Accused should have been allowed to attend appeal against the grant of her bail
1 April 2010
Allen v. The United Kingdom (Application no. 18837/06), Date of judgment: 30 March 2010
The European Court of Human Rights (ECtHR) has ruled that, in the circumstances, it was a breach of the applicant Susan Allen’s rights under article 5(4) of the European Convention on Human Rights (ECHR) for a Deputy District Judge to refuse her permission to attend an appeal against the grant of her bail.
In October 2005 Ms Allen was charged with two offences of conspiracy to supply Class A drugs. She was produced at Liverpool City Magistrates’ Court. Following a contested bail application she was granted bail by the Deputy District Judge, and the prosecution subsequently appealed. Her counsel requested that the judge allow her to be present at the appeal. The judge declined the request, reasoning that the applicant could be given a full report of what had happened from her counsel. Moreover, her attendance would be undesirable as one of the applicant’s co-accused had not been present at the hearing of the appeal against the grant of bail to him, and it would therefore be unfair to treat the applicant more favourably.
Ms Allen applied for permission to judicially review the decision of the Deputy District Judge but was turned down twice by the High Court. In the second permission application, Mr Justice Gibbs held that as to her complaints under Article 5(4), the legal framework covering applications for bail, including appeals, did enable her to take proceedings whereby the lawfulness of her detention could be decided speedily by a court as required by that article. There was, in his judgment, nothing even arguably to be found in the wording of Article 5(4) which entitled an applicant to be present at such proceedings in all instances.
The ECtHR disagreed with the Deputy District Judge, as well as Gibbs J. The Court considered that there had been a breach fo Article 5(4), and stated:
44. The Court considers of central importance the fact that the relevant domestic law qualifies a prosecution appeal against bail as a re-hearing of the application for bail, thereby entitling the judge hearing the appeal to remand the accused in custody or to grant bail subject to such conditions as he may deem appropriate (see paragraph 23 above). It follows that the applicant should have been afforded the same guarantees at the prosecution’s appeal as at first instance. Though the Court is mindful of the inherent logistical difficulties involved in ensuring a detainee’s personal attendance at a court hearing, it finds no evidence of any compelling reasons in the present case which might have rendered the applicant’s presence undesirable or impracticable. To the contrary, it is accepted that the applicant’s representatives had made arrangements for her to be present at the court building on the day of the prosecution appeal hearing, and that no inconvenience would have been caused in allowing her to attend.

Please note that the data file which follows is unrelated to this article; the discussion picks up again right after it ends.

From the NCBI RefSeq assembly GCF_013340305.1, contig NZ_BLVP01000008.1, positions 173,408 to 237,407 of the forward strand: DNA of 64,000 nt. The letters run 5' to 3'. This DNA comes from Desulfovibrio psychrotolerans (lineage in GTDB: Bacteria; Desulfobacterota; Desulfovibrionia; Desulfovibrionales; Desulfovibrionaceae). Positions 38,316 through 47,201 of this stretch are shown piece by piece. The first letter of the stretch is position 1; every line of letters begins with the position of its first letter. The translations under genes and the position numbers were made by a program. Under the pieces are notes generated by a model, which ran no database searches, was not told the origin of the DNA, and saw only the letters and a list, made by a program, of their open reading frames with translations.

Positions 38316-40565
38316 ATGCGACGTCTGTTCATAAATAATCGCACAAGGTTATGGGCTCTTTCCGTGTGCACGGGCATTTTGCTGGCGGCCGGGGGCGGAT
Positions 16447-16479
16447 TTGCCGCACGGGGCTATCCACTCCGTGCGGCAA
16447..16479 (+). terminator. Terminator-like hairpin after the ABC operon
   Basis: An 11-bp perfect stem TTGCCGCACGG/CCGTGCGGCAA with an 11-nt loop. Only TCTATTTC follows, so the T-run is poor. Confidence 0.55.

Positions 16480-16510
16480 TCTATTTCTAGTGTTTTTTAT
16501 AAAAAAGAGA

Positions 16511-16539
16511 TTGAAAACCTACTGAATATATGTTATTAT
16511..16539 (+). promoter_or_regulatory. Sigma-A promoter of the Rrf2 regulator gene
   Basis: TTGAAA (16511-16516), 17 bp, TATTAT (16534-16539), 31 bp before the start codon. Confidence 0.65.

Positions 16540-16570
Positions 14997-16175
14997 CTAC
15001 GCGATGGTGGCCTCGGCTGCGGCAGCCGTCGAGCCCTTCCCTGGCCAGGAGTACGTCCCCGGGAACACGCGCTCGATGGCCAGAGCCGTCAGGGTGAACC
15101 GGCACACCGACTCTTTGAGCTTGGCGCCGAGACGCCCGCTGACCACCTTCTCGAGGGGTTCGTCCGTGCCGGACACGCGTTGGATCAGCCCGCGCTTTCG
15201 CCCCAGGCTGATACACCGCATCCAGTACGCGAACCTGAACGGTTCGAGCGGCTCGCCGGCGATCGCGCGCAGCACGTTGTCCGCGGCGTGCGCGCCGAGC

45. It is also noteworthy that, according to the applicable domestic law, the prosecution appeal had the effect of immediately staying the applicant’s grant of bail at first instance, consequently depriving the applicant of her liberty from the moment the prosecution announced their intention to appeal against the Deputy District Judge’s decision (see paragraph 24 above). Furthermore, as the applicant herself asserts, a lengthy period of pre-trial detention was likely given the gravity of the charges against her (see paragraph 31 above).
46. The Court cannot but stress the importance of what was at stake for the applicant, namely her right to liberty. It recalls in this connection its judgment in the case of Garcia Alva v. Germany, no. 23541/94, § 39, 13 February 2001, where it stated that:
“According to the Court’s case-law, it follows from the wording of Article 6 – and particularly from the autonomous meaning to be given to the notion of “criminal charge” – that this provision has some application to pre-trial proceedings (see the Imbrioscia v. Switzerland judgment of 24 November 1993, Series A no. 275, p. 13, § 36). It thus follows that, in view of the dramatic impact of deprivation of liberty on the fundamental rights of the person concerned, proceedings conducted under Article 5 § 4 of the Convention should in principle also meet, to the largest extent possible under the circumstances of an on-going investigation, the basic requirements of a fair trial, such as the right to an adversarial procedure.”
47. For the reasons set out above, and in light of the fundamental importance of the right to liberty in issue, the Court does not find the Government’s justification for the refusal in question to be sufficient. For the Court, having regard to the particular circumstances of the applicant’s case as described above, fairness required that the applicant’s request to be present at the appeal be granted.
48. There has accordingly been a violation of Article 5 § 4 of the Convention.